Random arrays of ferromagnetic nanowires were synthesized by electrodeposition of Ni into the pores of homemade AAO templates. For the nanowire growth, a thin noble metal film was deposited by thermal evaporation on one side of the porous membranes to serve as a cathode. The filling of the pores was then performed by electrodeposition of Ni under potentiostatic control. A structural characterization of the Ni nanowire arrays was performed using transmission electron microscopy (TEM). In this work, we use AAO templates with 4 different parameters to fabricate Ni nanowires, which are 0.8V (potemtial)、2hrs (growth time), 0.8V、2.5hrs, 0.8V、6hrs and 1V、1hr, respectively. Figure 1 shows the typical TEM image of Ni nanowires liberated from anodic films, revealing that the nanowires are cylindrical with diameter around 50nm. Table 1 shows size distribution of the nanowires. The pores of the anodic alumina were widened by immersing the as-made template in phosphoric acid for different lengths of time, and cause the fluctuation of the size distribution. In addition, there is a thin layer covered on the surface of Ni nanowire as shown in Fig.1, and the width of this layer is different from the wall width of AAO. So that it is not from the residual AAO. Fig. 2 shows the HRTEM image and the corresponding diffraction pattern of sample 2. Ni nanowire is single crystalline as revealed by high-resolution imaging and electron diffraction. The lattice constant of nanowire is estimated from HRTEM image, which is 0.356nm. the lattice mistmatch between bulk and nanowire is about 1.13%. From diffraction pattern, the nanowire structure is FCC, and the growth direction is along (110). Moreover, from the FFT results, the thin layer mentioned previously is NiO. We use EELS technique for composition analysis. Fig. 3 shows the EELS spectra for all 4 samples. The Ni L edge locates at 854 eV, and O K edge locates at 532 eV. Both Ni and O signal are detected, thus we confirm that the nanowire is composed of Ni and is oxidized.
Fig. 3 EELS spectra of Ni nanowires.
Fig. 2 HRTEM image and corresponding diffraction pattern of Ni nanowire. the voltage is 0.8V, and the growth time is 2.5hrs. The insets are the FFT images.

Table 1 Size distribution for Ni nanowires and the wall width of AAO template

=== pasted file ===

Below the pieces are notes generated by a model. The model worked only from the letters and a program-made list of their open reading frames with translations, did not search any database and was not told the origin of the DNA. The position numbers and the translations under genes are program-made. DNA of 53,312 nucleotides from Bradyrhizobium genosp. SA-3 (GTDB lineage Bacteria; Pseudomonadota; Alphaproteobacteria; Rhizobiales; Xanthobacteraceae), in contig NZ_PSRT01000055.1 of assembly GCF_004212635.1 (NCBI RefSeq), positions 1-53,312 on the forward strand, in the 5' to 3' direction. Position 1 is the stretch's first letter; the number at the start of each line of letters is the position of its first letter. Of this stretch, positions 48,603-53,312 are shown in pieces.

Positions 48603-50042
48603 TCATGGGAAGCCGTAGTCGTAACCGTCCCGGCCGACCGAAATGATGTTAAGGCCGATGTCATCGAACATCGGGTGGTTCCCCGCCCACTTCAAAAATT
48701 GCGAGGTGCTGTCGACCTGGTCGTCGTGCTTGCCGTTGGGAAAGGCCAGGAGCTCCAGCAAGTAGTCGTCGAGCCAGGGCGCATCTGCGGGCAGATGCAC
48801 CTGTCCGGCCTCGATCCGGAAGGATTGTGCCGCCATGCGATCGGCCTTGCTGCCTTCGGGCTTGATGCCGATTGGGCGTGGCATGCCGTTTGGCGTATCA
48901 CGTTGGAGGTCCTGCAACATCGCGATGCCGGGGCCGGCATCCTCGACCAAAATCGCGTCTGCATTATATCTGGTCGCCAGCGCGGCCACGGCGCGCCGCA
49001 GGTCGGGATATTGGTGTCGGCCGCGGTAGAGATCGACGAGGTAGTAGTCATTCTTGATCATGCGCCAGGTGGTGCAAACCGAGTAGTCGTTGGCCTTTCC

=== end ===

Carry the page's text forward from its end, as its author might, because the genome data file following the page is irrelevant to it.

For the electrical characterization, we have designed a devise to measure the resistance of a single nanowire. The schematic diagram for the device is shown in fig. 4. The lead is made by FIB. The R-T curve is obtained by PPMS. Fig. 5 shows both the SEM image of the device and the R-T curve of sample 2. After curve fitting, we calculate the activation energy of the single nanowire is 0.175meV.   
Fig. 5 SEM image of the device for electrical measurement and the R-T curve of Ni nanowire.
Fig. 4 Schematic diagram for electrical measurement on single Ni nanowire.

(2) Ni/Cu multilayered nanowires

The growth method for Ni/Cu multilayered nanowires is the same as that for Ni nanowires. Fig. 6 shows TEM images of Ni/Cu multilayered nanowiwire. TEM figures clearly show a layered structure was fabricated. It is interesting to see that there are two kinds of interfaces. One is straight (shown in fig. 6(a)), and the other is oblique (shown in Fig. 6(b)). Fig. 7 shows the bright-field TEM image and corresponding diffraction pattern for multilayered nanowire. The structure is FCC. We use STEM-EELS to confirm the composition of the light band and dark band in the multilayered structure. Fig. 8 shows the HAADF images, the spectrum imaging, and the corresponding STEM-EELS spectra for the Ni/Cu nanowire. From the EELS spectra, the intensity of Ni signal is decreasing from point 1 to point 3, which indicated that the light layers (~10 nm) are represented by Cu, and the dark layers (~40 nm) are represented by the Ni layer. This particular wire diameter is about 100 nm.
Fig. 7 TEM image and corresponding diffraction pattern of Ni/Cu nanowire.
Fig. 6 TEM image for Ni/Cu nanowire of different interface. (a)straight (b)oblique

Fig. 8 HAADF images and spectrum imaging of Ni/Cu nanowire.

(3) CdSe nanoparticles

CdSe nanoparticles are grown in mesoporous silica. Fig. 8 shows the HRTEM image and diffraction pattern of CdSe nanoparticles. As shown in fig. 8, the CdSe nanoprticles (marked with red circles) are embed in the matrix. The nanoparticle size is about 2~3nm. From the diffraction pattern, the structure is FCC. Moreover, the lattice mismatch between bulk and the nanoparticle is about 1.26%.
Fig. 9 HRTEM image and corresponding diffraction pattern of CdSe nanoparticles.